Brian Finnerty runs through the TRP Brake Zone. Finnerty crushed World Champ Don Myrah in 35+ race.
Brian Finnerty runs through the TRP Brake Zone. Finnerty crushed World Champ Don Myrah in 35+ race.

Cold weather and a little rain greeted the riders the morning of the race. The racing was fast and furious in all age groups.  The elites went off at 3 and as if on cue, it started pouring rain.  I jumped in the race without proper warm-up and just went out there and had fun.  It is always nice to see what the course looks like, especially when you designed it.  Thick mud was everywhere and running became a must in some places.  It felt like a classic Euro field course.  And another successful year for the Santa Rosa Cup.  And while it didn’t quite turn out the way I would have liked it (with the cancellation of the fairgrounds race) we still had three races where people seemed to be having fun and that was the most important thing.

The mud cometh...
The mud cometh…

Bend It Like – Buckler

The stairs – they have been there every year.

One week LA, the next Bend, Oregon, for the finals of the US Gran Prix of Cyclocross.  Polar opposites for sure.  It was actually drier in Bend, if you can believe that, but it wasn’t warmer.  I shacked up with my old friends the Arnolds, who are transplants from where else – LA.  Both were in the record business, but needed a change from the bustling city life and all those parties, so they headed north and wound up in not-so-bustling Bend.  Which is not to say that Bend is boring or that the people don’t party.  Bend has more breweries per capita than any other place in the country. 

Which brings me to the race course…..it has been held at the Deschutes Brewery for the past 4 years in some form or another.  First Nationals and then the USGP has raced around the kegs rooms.  It is a classic course. A little of everything and great viewing for spectators.  Day 1 started cold and I was pretty excited because I finally got to “Buckler Up”.  A friend of mine, Jon Mason, started an embrocation business called Buckler Embrocation.  There is something to be said about rubbing warm stuff on your legs on very cold days.  Most of the time it is more effective when it is raining, but mud can activate the burning, I mean, warming sensation that keeps your legs warm.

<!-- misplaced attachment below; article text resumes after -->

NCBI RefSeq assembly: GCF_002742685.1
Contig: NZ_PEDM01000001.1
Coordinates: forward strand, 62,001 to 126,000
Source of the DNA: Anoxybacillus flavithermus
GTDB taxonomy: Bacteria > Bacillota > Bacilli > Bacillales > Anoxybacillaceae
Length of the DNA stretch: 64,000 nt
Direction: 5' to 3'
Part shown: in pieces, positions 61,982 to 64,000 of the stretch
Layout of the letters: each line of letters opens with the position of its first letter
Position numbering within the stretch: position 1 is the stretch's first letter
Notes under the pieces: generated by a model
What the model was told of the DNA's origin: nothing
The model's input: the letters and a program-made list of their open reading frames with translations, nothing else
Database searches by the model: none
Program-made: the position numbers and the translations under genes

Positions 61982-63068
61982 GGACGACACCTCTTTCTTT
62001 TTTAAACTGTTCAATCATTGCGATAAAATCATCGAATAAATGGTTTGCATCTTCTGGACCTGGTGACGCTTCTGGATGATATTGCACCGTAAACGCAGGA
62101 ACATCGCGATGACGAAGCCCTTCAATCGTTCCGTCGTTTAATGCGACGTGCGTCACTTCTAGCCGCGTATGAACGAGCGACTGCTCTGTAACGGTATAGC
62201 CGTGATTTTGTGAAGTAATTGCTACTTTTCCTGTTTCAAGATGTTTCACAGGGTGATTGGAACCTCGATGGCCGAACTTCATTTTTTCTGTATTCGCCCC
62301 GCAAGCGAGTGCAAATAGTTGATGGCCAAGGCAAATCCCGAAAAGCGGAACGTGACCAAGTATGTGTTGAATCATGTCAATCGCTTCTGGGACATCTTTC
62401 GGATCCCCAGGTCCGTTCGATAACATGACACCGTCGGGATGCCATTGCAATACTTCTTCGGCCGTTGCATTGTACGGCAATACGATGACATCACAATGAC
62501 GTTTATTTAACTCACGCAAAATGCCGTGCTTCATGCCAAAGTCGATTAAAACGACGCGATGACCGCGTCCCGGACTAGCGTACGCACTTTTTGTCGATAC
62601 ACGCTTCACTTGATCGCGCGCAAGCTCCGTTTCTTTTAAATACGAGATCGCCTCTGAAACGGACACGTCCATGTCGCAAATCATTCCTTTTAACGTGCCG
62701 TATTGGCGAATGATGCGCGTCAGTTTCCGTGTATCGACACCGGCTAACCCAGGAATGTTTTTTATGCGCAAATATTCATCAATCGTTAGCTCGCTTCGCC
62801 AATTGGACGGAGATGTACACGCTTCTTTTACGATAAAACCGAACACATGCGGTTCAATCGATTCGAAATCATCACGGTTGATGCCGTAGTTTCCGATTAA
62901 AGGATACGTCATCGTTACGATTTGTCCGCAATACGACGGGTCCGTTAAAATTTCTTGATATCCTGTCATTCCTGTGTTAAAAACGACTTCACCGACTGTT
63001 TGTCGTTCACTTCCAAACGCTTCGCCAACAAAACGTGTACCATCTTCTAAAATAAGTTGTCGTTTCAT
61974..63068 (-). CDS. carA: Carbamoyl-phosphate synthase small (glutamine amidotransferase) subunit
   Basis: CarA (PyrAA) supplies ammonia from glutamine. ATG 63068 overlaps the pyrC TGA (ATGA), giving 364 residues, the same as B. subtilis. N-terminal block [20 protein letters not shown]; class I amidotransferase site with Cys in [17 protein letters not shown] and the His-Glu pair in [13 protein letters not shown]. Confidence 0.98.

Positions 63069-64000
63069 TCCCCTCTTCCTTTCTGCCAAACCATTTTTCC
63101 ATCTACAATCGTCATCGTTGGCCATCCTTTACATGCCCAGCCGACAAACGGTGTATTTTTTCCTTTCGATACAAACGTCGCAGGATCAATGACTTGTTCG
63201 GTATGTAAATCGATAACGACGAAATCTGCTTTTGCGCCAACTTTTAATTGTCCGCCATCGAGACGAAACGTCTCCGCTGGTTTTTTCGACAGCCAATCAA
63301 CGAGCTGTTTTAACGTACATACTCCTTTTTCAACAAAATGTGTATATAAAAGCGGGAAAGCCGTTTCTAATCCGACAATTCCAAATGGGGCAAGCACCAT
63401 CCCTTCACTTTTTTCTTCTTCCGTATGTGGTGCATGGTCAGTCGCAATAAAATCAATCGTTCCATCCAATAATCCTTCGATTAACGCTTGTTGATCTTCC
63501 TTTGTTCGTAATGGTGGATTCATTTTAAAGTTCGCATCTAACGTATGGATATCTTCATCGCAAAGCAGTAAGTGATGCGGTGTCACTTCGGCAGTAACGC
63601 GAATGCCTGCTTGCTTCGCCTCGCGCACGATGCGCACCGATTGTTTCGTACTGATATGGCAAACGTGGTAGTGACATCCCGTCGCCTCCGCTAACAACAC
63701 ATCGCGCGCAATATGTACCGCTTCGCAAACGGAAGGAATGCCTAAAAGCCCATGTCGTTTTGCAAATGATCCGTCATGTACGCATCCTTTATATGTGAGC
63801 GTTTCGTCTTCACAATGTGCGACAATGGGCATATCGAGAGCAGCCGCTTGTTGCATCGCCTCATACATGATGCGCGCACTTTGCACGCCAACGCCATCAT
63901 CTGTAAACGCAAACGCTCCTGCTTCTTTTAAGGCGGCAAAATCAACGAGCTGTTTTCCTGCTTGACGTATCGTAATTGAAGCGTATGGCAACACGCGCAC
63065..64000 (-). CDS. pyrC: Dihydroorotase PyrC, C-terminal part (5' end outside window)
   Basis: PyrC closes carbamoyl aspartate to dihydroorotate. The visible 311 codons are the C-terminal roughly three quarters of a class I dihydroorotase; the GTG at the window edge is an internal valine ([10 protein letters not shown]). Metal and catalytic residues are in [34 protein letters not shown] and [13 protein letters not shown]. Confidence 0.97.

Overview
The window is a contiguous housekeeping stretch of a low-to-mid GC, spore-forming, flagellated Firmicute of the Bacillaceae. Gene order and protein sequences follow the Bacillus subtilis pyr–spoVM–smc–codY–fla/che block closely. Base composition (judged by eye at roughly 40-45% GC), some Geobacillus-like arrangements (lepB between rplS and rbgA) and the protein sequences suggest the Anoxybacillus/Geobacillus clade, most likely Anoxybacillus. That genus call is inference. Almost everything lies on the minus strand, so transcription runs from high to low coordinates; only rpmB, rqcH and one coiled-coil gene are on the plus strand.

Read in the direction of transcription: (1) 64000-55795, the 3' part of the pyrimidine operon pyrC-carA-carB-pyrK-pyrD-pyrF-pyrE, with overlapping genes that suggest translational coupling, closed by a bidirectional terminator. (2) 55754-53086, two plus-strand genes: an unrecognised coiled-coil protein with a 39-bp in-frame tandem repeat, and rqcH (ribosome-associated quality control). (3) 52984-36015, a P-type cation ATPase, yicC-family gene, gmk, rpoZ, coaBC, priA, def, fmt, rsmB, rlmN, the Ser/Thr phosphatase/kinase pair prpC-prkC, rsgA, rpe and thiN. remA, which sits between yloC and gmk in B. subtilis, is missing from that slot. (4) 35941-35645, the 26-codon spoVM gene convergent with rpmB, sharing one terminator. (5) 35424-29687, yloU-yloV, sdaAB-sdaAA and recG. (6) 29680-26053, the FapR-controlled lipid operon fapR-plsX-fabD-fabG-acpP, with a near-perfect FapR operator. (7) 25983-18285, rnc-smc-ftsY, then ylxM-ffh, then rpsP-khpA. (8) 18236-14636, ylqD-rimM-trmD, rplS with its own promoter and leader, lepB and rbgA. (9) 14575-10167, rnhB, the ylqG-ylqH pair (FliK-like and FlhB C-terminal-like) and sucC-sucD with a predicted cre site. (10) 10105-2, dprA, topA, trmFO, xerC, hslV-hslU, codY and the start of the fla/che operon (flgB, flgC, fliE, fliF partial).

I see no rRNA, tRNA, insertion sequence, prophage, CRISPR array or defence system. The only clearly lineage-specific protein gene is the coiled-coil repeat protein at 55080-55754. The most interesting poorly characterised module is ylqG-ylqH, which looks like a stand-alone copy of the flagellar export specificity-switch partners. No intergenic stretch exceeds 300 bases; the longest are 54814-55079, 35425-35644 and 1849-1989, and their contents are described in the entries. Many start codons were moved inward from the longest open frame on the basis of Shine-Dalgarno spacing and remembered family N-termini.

Sketchy downhill from the brewery loading dock. Then you go into a right turn, then run up.
Sketchy downhill from the brewery loading dock. Then you go into a right turn, then run up.
The stairs – they have been there every year.
The stairs – they have been there every year.

First rule of applying embrocation is to be careful of where you are applying it.  Get it only on your legs or there will be a burning surprise when you start riding around.  The first step is to have your bibs on before applying embro, as it is called for short.  This is because if you put it on your legs and then pull on your bibs…well it will give you new meaning to “great balls of fire”.  The second rule is to have some rubber gloves.   That way you don’t run the risk of getting some on your hands then grabbing your junk when you have to pee right before race time.  Fire on the privates again.  Once you have rubbed your legs with the embro, discard gloves and you are set.  Now if you are really pro maybe you can convince someone else to rub your legs with embro.  Then it is their problem.  But they better be good friends of yours if they are going to do that.  Oh, and remember after the race get some baby wipes and wipe your legs off.  Because if you go into the shower without doing that….fire, fire, everywhere.

Which puts me back to the race.  Day 1 went well for me.  I was near the back but had a great start and was Top 10 for the first 1/2 lap until the guy in front of me crashed in the sand pit.  Thus began my slow slide backwards.  Day 2 offered no solace as I had an even worse start and did my same slide backwards.  One of these days I will have a Top 15 at a national race.  Till then….keep training and trying.  And glove up when applying embro…  I beg of you.